Major General Angela “Angie” Salinas is the director of Manpower Management Division, Manpower and Reserve Affairs, Headquarters U.S. Marine Corps, Arlington, Virginia.
Major General Salinas enlisted into the Marine Corps in May 1974 and was commissioned as a second lieutenant in December 1977 through the Enlisted Commissioning Program. She has been a trailblazer throughout her career earning numerous “firsts.” The first woman in the Marine Corps to command a recruiting station – June 1989 Recruiting Station Charleston; the first woman assigned as a combat service support ground monitor responsible for the assignments of over 1000 senior officers- June 1992; the first female assigned as a plans and policy officer for a major combatant command – 1999; the first woman to serve as a recruiting district commanding officer – 12th Marine Corps District May 2001 and the first woman to command the Marine Corps Recruit Depot/Western Recruiting Region in San Diego, CA – August 2006. She is the highest-ranking Hispanic in the Marine Corps and the first Latina selected to the rank of Major General.
Angie is a graduate of Dominican College of San Rafael, has a Master’s from the Naval War College, and is a graduate of Amphibious Warfare School, the Naval War College’s Command and Staff College, and the Army War College.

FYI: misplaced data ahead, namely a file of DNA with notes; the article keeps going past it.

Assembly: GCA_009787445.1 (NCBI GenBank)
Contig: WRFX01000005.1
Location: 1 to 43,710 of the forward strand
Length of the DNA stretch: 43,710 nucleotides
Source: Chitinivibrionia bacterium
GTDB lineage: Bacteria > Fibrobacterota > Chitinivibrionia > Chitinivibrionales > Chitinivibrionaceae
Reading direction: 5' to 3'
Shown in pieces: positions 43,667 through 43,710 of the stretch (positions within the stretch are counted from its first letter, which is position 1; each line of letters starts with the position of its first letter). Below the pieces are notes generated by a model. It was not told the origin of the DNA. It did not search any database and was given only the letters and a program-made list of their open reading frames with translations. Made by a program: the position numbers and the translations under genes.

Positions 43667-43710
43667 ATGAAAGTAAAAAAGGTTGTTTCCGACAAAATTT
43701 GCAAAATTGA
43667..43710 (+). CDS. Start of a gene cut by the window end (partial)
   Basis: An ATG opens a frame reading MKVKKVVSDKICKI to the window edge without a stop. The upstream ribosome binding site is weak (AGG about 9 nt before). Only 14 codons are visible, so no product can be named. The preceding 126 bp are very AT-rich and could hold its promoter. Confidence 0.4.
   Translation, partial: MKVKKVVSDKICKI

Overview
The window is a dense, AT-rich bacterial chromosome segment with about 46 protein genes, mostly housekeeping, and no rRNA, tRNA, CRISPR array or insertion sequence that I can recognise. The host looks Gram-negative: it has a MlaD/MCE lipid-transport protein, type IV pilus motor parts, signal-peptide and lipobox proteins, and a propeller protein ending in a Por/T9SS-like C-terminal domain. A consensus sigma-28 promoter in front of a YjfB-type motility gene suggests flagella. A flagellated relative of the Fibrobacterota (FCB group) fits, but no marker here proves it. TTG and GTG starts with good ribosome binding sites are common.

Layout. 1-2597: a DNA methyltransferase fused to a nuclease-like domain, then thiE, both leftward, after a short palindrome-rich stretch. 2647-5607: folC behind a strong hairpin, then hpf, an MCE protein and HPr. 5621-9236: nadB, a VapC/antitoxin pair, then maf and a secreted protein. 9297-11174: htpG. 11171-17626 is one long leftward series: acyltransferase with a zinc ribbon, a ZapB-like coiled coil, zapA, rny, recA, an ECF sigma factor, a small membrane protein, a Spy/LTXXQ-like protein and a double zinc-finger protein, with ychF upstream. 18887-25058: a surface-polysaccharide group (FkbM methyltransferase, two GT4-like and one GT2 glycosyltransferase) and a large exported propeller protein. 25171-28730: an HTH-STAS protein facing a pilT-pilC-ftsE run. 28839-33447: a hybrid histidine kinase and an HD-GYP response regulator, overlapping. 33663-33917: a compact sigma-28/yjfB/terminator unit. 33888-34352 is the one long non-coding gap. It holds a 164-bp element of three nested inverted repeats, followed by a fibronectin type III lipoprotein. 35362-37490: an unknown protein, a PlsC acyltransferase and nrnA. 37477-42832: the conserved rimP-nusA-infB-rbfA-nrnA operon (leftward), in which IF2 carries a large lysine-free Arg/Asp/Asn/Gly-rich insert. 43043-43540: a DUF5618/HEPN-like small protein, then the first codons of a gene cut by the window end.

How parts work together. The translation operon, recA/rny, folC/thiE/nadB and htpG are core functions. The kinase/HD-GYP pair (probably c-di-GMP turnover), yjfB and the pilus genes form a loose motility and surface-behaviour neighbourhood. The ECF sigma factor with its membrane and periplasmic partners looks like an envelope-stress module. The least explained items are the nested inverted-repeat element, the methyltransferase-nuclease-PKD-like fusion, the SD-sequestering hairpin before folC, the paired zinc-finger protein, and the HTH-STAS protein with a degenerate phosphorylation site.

Many groups have honored Angie including Federal Employed Women, The National Image and Latina Style Magazine. She has been identified as one of the “top 100 most influential Hispanics in the country” and one of “the 80 most elite women” by Hispanic Business Magazine. San Diego Magazine named her one of the “Six Women Who Move the City” and the San Diego Regional Chamber awarded her the “Spirit of San Diego Award.” The California Legislature named her Woman of the Year for District 76, and she received the “2008 Trail Blazer Award” from the National Latina Business Women.
Describe your present position – duties, responsibilities. Director, Manpower Management, Manpower and Reserve Affairs, Headquarters, U.S. Marine Corps.
Duties and responsibilities: The Director is responsible to the Deputy Commandant for Manpower and Reserve Affairs for all Marine Corps manpower issues affecting the 202k Marines in the Corps.
Under my charge are over 450 personnel, military and civilian that comprise 10 directorates with duties ranging from assignments, to awards, to promotions, to retirements, to records with an operating budget of over
What was your path to get to your present position? The Commandant of the Marine Corps assigns the general officers of the Marine Corps to positions looking for best qualified and needs of the Marine Corps. My extensive experience in manpower and previous assignment within the division contributed to my assignment.
Did you have mentors? Who were they? I’ve had many mentors throughout my career… both personal and professional. As with so many of us, my mom was my greatest mentor. She provided the constant daily support and wisdom I truly came to appreciate as I matured.